COLUMBUS — If Mookie Cooper didn’t already have enough pent-up energy ready to unleash at Ohio State, now he’s got a little extra.
The early-enrollee wide receiver has been open about just how difficult it was for him to not be able to play as a senior in high school, spending time most days after school briefly crying in his car before channeling that emotion into workouts designed to prepare him for his arrival with the Buckeyes.
And Cooper clearly seemed to be embracing the opportunity during winter workouts and the start of spring practice — before yet another circumstance beyond his control shut him down again as the pandemic brought an abrupt end to camp. Eventually all the hurdles are going to be removed and Cooper is going to get his long-awaited shot on the field again. When he does, it’s safe to assume there will be no slowing him down.
“Football can be taken away any time, and you got to still be productive with life,” Cooper said in February. “[Adversity] just proves how much a person really wants it. A lot of people, you got a year off of not doing something, certain people they might just sit around, have fun with it. It just tell you how much you really want it, what you’re coming for.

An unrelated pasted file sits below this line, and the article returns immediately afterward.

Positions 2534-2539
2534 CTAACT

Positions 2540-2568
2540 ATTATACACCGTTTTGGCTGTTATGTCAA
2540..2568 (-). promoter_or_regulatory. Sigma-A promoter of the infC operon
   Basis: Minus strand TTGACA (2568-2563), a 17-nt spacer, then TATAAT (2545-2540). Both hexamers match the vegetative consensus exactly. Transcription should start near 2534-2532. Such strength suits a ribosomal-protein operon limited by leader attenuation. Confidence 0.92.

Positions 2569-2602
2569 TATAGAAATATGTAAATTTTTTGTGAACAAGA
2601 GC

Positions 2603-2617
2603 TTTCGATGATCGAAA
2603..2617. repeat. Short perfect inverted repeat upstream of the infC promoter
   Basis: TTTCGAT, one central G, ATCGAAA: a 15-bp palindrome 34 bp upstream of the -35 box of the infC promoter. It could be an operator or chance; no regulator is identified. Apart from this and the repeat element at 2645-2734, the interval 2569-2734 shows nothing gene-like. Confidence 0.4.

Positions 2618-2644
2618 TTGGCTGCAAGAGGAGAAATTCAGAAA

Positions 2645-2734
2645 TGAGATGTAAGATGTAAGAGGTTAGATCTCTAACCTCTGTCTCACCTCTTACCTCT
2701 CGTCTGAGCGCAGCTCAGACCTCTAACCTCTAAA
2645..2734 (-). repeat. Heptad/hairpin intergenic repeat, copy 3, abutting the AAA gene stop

“Like I used to count down every day on my Snapchat, I’d post: ‘How many days left?’ But once it got to like the 30-day mark, like the first day of December, signing day was coming up, I started feeling more at ease because I was just getting closer to getting here. So it was more like: All right, this phase of my life is getting over with. … This is what I’ve been waiting for.”
That first shot with the Buckeyes obviously didn’t go the way he or anybody else on the roster wanted. But those three practices and the couple months of conditioning at least gave Cooper a taste of what he had been missing, and it also gave Ohio State an idea of how quickly he could make an impact as a versatile option to play in the slot or at H-back.
There is plenty of evidence on tape that Cooper will do anything it takes to get on the field, doing everything from blocking to lining up in the backfield. And certainly he’s going to report back to campus with more than enough energy to take on any challenge with the Buckeyes.
What makes Mookie Cooper such an intriguing prospect for Ohio State? Where does he fit best in the Buckeyes offense moving forward? How will the transition be for Cooper coming off a year without playing any games? Former Ohio State and NFL wide receiver Dane Sanzenbacher was in the virtual film lab with Lettermen Row to watch some high-school highlights and try to answer those questions in the latest episode of BuckIQ.
Roll the tape!
Lettermen Row senior writer Austin Ward contributed the editorial content for this post.